HARBIN, June 19 (Xinhua) — After a summer rain, Qiu Xianglin likes to grab his camera and takes a walk along the Heilongjiang River, which serves as a boundary between China and Russia. If a rainbow stretches over the river between China’s Heihe city and the Russian city of Blagoveshchensk, he is thrilled for days.
“Because it is the most beautiful picture in my heart,” says 74-year-old Qiu, who was the chief photojournalist for the Heihe Daily before he retired. For 40 years, he recorded the changes of China-Russian economic and trade cooperation, taking over 100,000 photos.
“Water melons in exchange for chemical fertilizers” is one of his most famous works. It was taken in September 1987, shortly after trade through Heihe Port was resumed.
“Our side traded 208 tonnes of water melons for over 300 tonnes of much-needed fertilizers from them,” he says.
Over the years there was much trading between the two sides and Qiu saw a lot of it first hand.
“Heihe’s people-to-people trade with the USSR was the most dynamic, a scene you would never see in other Chinese places,” Qiu says. “The central street was filled with wheeler-dealers who traded sportswear with the Soviets for wool coats.”
China’s light industrial products such as clothing, shoes and hats were very popular on the other side, while Soviet leather and metal products won the hearts of Chinese.
In order to satisfy the needs of both sides, the first economic and trade fair between China and the USSR as well as eastern European countries was held by the former Ministry of Foreign Trade and Economic Cooperation (now the Ministry of Commerce) and the provincial government of Heilongjiang in Harbin in 1990.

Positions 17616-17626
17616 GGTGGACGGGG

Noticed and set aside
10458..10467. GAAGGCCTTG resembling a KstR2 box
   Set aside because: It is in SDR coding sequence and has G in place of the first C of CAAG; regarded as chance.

“Barter trade was basically the major mode of doing business, which was the precursor of Harbin international trade fair,” says Qiu, who took many pictures of the event.
“Three middle-aged men with hands clasped behind back, bending over and concentrating on crafts made of birch,” is a photo taken at the 23rd Harbin international trade fair in 2012, and the photographer was Qiu Qilong, son of Qiu Xianglin.
After the dissolution of the Soviet Union, the Harbin international trade fair underwent several changes before taking its final shape, focusing on Russia.
Qiu Qilong followed his father’s path, continuing to photograph Harbin international trade fairs every year.
In 2014, the 25th Harbin international trade fair was upgraded to the China-Russia Expo. Also this year, Qiu Guodong, 19, bid farewell to his hometown Heihe, leaving to study at Heilongjiang Institute of Technology in Harbin.
Under the influence of his father and grandfather, youngest Qiu has been recording “China-Russia friendship” since he was a child. Fluent in Russian, he had a special feeling towards the country.
“My father often talked to me what the trade fair looked like, but what I saw in person was wildly different.”
Stepping into the Harbin international convention center, where the ongoing fourth expo is held, left him shocked.
A model of China’s manned submersible Jiaolong, an unmanned plane, nanotechnology, graphene, such cutting-edge exhibits changed his idea of China-Russian cooperation.
He even did some research on cross-border e-commerce between China and Russia.
“College students are encouraged to start their own business, and I think my hometown has some advantages,” he said.
This year’s expo, which opened Thursday, also aims to expand common ground for the building of the Belt and Road Initiative and the Eurasian Economic Union. Merchants and government officials from 74 countries and regions participated.
After another summer rain, grandfather Qui takes a walk along Heilongjiang River as usual, though there is no rainbow in sight, he raises his camera and takes a picture of a bridge being built. It will connect Heihe and Blagoveshchensk, and bring the twin cities even closer.